Oblong Trail Association | About Us

About Us

The Oblong Trail Association was formed on November 1, 2000. This non-profit organization was formed as an effort to encourage equestrian and nature walking activities. It was strongly felt that these activities would draw like-minded people to live in the area. A community of people would develop with a primary interest to conserve and preserve the land and also enjoy and share in the beauty of the area. The desired end result would be that land would remain as large undeveloped parcels. The organization takes no position as far as pro or con development but hopes that its efforts will continue to support responsible esthetic development.

Highlights of the Organization

Membership: This is a membership only trail system open to all who pay an annual membership fee. Trail use is limited to equestrians, nature walkers and cross-county skiers. No wheeled vehicles of any kind are permitted. All members are required to wear a member identification tag.

Non Profit Status: The OTA was granted non-profit status by its parent organization the Oblong Land Conservancy. These organizations remain separate entities as far as financial responsibilities and management. The OTA reports to the Oblong Land Conservancy to ensure fiscal compliance and legal compliance. This status however, is imperative for the OTA because it enables the organization to utilize the General Obligation Laws of NY.  These laws are used   by most trail organizations in this country as the means to limit the liability to the landowner. The OTA has retained legal counsel who examined these status and found them to be in order and applicable.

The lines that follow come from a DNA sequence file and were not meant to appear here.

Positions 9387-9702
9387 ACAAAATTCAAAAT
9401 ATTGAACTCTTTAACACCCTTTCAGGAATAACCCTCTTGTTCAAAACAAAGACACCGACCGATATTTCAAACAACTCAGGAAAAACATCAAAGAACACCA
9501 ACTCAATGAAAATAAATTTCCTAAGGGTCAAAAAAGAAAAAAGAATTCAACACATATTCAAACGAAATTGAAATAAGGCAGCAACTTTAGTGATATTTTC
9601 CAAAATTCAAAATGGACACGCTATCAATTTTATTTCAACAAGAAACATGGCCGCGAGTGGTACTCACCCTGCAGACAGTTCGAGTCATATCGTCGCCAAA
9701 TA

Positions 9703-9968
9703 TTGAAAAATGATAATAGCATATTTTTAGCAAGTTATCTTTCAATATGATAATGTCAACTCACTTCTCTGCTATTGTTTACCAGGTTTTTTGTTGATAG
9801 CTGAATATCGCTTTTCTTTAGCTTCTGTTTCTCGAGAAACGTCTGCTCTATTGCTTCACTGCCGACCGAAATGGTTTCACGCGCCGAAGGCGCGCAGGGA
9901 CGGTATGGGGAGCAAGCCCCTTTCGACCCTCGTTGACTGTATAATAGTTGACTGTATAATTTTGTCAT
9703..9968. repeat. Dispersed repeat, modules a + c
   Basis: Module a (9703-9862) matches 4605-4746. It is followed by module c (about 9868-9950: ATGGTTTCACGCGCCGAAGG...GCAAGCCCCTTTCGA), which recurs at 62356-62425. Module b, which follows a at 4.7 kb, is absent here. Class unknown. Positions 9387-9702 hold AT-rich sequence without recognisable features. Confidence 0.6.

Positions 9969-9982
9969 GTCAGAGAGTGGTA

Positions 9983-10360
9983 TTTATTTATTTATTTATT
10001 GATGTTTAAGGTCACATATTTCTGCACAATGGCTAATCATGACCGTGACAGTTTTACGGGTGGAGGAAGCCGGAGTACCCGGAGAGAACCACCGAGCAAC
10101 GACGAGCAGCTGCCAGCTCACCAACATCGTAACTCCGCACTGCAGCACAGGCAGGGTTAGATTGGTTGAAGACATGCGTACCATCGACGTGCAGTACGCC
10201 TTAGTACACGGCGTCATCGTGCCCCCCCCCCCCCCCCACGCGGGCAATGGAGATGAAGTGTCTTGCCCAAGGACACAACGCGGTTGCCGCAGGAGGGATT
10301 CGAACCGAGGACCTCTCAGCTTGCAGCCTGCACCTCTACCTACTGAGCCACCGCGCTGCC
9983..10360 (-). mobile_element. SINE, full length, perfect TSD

Funding: The organization is solely funded by membership fees and charitable (tax deductible) contributions.

Staffing: The Board of Directors and members currently volunteer their time and efforts to support the organization.  There are no paid employees at this time.

Trail Determination, Marking and Maintenance: Together with the landowner the Board members discuss and plan a proposed trail. The trail is reviewed and agreed upon with the  owner to discuss the implementation. After that a team of member clear (if necessary) and mark the trail with the color-coded GPS (Global Position System) trail markers. A GPS map is generated. These trails are maintained (cleared of debris) by the volunteers. The route is agreed upon by means of the "county handshake" and is subject to change or revocation by the landowner at anytime for any reason. A simple notification to the organization will result in the members removing the trail markers.